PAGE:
Indiana was a prohibitive favorite against LSU after beating Fairfield (92-58), Auburn (107-90) and Duke (88-82). The Tigers were amazingly ahead by a dozen points with six minutes remaining and appeared to be positioned to avenge the 1981 Final Four defeat to the Hoosiers.
Indiana Coach Bob Knight was on his worst behavior by design. He tossed a phone at the press table and received no technical foul, and his histrionics intimidated an officiating crew that put Indiana at the line 24 times to 10 for LSU. The Hoosiers outscored LSU 21-4 at the free throw stripe and captured a 77-76 victory even though LSU won the scoring battle from the field, 66-54. Nikita Wilson missed a 15-footer at the buzzer that would have possibly meant the NCAA crown for the Bengals.
With a win against Indiana in ’87, LSU would have advanced to the Louisiana Superdome for the Final Four. Indiana savored another national title at the Dome by defeating UNLV and Syracuse with Baton Rouge native Keith Smart scoring the championship basket against the Orangemen.
Smart had a great season for the Hoosiers, but he was outplayed against LSU by Anthony Wilson and Fess Irvin. Smart scored 10 points and had one assist in 39 minutes while Steve Alford produced 20 points, going 10-for-10 at the line.
Down the stretch, LSU did not convert key free throw attempts, but the last six seconds were picture perfect as the Tigers delivered the ball to Wilson. His 15-footer narrowly missed its mark. Wilson played all 40 minutes and scored 20 points with a 9-of-16 output from the field.
One basket would have changed history, but it was not meant to be for Brown in his 15th of 25 seasons at LSU. Knight collected his third national title at Indiana at 46, but never won it again. Brown carried a grudge against Knight which prompted the LSU coach to challenge his Indiana counterpart to a naked wrestling match in a closet.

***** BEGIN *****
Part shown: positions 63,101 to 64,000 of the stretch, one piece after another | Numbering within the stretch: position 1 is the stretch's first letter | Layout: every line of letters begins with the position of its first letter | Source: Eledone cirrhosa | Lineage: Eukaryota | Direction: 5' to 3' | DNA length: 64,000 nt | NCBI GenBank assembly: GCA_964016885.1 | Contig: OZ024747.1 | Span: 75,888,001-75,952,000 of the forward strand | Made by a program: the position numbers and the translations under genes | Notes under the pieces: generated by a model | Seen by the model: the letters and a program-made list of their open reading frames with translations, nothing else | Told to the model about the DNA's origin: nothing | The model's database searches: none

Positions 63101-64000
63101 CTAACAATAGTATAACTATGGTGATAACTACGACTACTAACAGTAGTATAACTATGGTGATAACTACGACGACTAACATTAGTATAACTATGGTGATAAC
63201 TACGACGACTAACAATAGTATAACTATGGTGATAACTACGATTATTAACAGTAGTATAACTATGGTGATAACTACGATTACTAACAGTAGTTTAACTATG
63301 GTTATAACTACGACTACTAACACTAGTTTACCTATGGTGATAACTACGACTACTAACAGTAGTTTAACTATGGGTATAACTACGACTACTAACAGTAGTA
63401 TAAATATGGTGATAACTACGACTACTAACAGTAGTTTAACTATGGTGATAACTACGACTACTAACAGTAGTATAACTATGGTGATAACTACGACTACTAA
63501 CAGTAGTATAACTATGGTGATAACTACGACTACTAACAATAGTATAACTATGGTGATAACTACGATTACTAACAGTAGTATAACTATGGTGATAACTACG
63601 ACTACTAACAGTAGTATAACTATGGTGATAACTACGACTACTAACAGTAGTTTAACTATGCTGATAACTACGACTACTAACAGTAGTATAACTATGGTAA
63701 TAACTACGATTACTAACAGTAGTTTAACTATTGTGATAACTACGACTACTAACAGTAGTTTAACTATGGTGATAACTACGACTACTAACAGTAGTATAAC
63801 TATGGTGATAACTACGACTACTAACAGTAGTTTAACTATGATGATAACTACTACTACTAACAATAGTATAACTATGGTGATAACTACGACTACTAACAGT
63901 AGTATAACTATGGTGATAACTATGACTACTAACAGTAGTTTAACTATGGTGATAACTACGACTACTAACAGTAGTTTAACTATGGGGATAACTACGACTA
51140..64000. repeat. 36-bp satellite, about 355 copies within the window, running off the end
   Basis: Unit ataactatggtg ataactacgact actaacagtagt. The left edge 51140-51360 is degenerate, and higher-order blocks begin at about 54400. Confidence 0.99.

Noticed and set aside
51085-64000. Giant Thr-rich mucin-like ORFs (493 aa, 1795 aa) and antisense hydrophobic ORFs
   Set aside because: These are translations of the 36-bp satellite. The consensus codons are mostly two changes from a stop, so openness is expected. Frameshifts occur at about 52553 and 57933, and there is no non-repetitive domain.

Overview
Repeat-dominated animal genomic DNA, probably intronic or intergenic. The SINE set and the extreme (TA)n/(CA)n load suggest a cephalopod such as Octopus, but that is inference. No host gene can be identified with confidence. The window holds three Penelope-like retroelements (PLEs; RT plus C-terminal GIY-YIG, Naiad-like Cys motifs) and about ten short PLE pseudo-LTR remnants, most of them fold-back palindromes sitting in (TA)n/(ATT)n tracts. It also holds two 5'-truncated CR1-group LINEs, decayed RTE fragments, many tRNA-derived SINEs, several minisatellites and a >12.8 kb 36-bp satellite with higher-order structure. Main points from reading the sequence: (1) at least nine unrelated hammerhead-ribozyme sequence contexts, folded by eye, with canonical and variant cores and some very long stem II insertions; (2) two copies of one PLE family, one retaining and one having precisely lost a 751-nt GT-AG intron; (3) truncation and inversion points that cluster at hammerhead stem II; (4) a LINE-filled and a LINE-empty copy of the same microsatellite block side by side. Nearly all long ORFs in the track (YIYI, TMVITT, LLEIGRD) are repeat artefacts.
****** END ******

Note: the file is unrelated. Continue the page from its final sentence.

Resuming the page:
The LSU teams of 1980 and 1981 were the best Tiger teams, but 1979 and 1987 were the best opportunities for LSU to win it all.
The beauty of the tournament is its unpredictability, and this has been the case since the event began in 1939. In 1944, Utah was a late entry to the NCAA field after several members of the Arkansas team were seriously injured in a car accident.
Utah had lost its opening round NIT game before receiving the NCAA invite, and the Utes responded by winning the title with a 42-40 victory over Dartmouth in the final game. Seventy-five years later, Vadal Peterson’s team is the only NCAA champion to start four freshmen.
Thirty years ago, Michigan outpointed Seton Hall 80-79 in overtime at Seattle to win the NCAA under Steve Fisher, who had coached just six games for the Wolverines. Fisher was named head coach by Athletic Director Bo Schembechler after Bill Frieder announced he would move to Arizona State after the tournament. Schembechler grumbled that Frieder was “not a Michigan man” and installed Fisher as head coach.
In 80 years of NCAA Tournament play, LSU has had four Final Four journeys with no victories. Kentucky has been to the final game 14 times, winning eight championships. The Wildcats have reigned as champs in 1948, ’49, ’51, ’58, ’78, ’96, ’98 and 2012. The SEC remains Big Blue country which makes LSU’s victory at Lexington and league honors this season an impressive achievement. Fans may always ponder how the season would have culminated if Will Wade had been around for the duration.